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I often look for ways to grow the local community of tabletop gamers, particularly for miniature gaming and hobby in general and AoS specifically. But, frustrated by limited support from local gaming stores (I wrote a little parable based on my experiences compared to car dealerships ), I've been considering other venues, and the one I think may work but has been overlooked is the local public library. Also, I think the gaming stores we know in the United States will close the same way the video rental stores did a few years back. My aim is to find new locations around which we can build tabletop gaming communities. After talking with some other demo game organizers about the possibilities about running demo games in a public library in the States, the primary concern is the space. Setting up a table with miniatures and inviting patrons to try a demo game next to the magazine rack in the quiet reading room is not going to work! But many libraries have meeting or event rooms, and that's the key. Here are my main reasons to run a demo games day event in a public library instead of a gaming store: Many if not most library patrons are not gamers. Gamers only have so much time and money to play so many games; instead of trying to get boardgamers to try a miniatures game, it might make more sense to recruit new gamers... or, rather, ignite the passion for tabletop gaming that lies in the soul of almost every person. Most people I have met in recent years enjoy gaming, but they often just don't realize it because they haven't been exposed to the range of awesome tabletop games! Public libraries already have a community network for promotion. Most game stores might hang a flyer about an upcoming demo games day up in the store or even post on an online calendar, but these will only be seen by gamers. Libraries promote a wide range of programs and events to the community at large. Public libraries generally maintain a safe, friendly environment with clean restrooms. Most people aren't reluctant to walk into a public library--they expect a standard of helpful staff at the reference desk, a safe and quiet environment, and relatively clean restrooms. My wife, for example, would prefer to use the restroom in a fast food joint next door than the one in any given game store. I'm arranging to run a Warhammer demo games day event at my public library in late December, and I'm hoping (with consideration of the above points) it will be the most successful demo games event I've ever put together (and I've involved with many over the past 5 years in exactly 7 different gaming stores). My main intention for this thread is to document the process and experience, hopefully providing some tips and encouragement for others to try running demo games at local libraries, and to also invite suggestions and comments with the aim of growing and diversifying the community.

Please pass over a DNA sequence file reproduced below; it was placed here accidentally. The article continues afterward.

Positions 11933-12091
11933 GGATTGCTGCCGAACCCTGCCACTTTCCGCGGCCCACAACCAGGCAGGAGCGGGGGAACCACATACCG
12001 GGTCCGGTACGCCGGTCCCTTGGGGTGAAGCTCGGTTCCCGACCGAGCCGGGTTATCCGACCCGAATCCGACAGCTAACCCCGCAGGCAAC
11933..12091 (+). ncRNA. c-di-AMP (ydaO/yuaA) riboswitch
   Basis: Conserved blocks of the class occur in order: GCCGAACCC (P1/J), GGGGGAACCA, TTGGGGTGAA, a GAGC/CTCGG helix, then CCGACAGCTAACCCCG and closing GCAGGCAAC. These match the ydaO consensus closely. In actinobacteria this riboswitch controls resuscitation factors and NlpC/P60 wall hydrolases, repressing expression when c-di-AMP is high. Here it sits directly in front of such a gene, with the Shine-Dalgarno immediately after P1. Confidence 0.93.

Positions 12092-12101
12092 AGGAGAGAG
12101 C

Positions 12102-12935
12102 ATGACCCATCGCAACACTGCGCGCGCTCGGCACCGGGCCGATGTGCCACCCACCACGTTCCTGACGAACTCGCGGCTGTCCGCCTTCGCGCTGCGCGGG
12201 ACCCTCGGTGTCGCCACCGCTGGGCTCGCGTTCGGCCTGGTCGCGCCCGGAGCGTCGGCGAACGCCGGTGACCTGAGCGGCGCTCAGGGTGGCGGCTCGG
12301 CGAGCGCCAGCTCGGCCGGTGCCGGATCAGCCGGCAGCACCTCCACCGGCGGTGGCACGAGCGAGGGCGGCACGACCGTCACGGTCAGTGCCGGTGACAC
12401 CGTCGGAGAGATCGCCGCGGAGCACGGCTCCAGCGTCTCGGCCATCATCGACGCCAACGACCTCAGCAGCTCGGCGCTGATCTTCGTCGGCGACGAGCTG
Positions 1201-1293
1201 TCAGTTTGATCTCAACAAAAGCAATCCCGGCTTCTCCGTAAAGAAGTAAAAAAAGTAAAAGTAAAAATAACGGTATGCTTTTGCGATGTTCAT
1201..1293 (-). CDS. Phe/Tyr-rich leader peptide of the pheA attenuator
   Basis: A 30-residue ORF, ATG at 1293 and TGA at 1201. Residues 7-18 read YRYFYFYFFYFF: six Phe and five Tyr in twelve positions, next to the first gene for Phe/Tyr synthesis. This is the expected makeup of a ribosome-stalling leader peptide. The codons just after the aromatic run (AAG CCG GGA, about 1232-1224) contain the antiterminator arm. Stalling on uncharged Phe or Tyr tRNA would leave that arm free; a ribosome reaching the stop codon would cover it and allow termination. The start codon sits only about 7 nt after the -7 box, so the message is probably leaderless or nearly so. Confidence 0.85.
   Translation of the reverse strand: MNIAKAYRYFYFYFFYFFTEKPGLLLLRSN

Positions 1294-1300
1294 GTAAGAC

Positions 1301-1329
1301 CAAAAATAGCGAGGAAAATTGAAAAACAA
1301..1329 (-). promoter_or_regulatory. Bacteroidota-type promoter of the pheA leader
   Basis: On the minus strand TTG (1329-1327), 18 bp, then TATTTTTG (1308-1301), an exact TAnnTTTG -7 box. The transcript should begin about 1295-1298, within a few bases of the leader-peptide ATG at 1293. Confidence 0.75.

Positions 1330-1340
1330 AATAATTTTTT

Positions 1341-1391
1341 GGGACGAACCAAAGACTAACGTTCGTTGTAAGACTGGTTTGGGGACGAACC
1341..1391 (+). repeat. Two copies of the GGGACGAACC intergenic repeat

Hi there My name is Luke and I work for Gloucester library. I am in the process of starting a kids warhammer club and I am asking for any help I can get. Our library doesn't have much funding for these sorts of things but I am hoping with enough effort we can get some. What I am asking for is the Warhammer communities' help. If anyone feels obliged or a tug of the heart strings I will happily accept old (useable paints), unwanted books (either universe), old models that need the love of new modellers and painters. I will accept anything really (within reason). I have already received the Warhammer Schools alliance set from GW which is awesome and has a few paints to get started with Stormcast. But Order isn't for everyone. Any help will do. Gloucester Library, Brunswick Road, GL1 1HT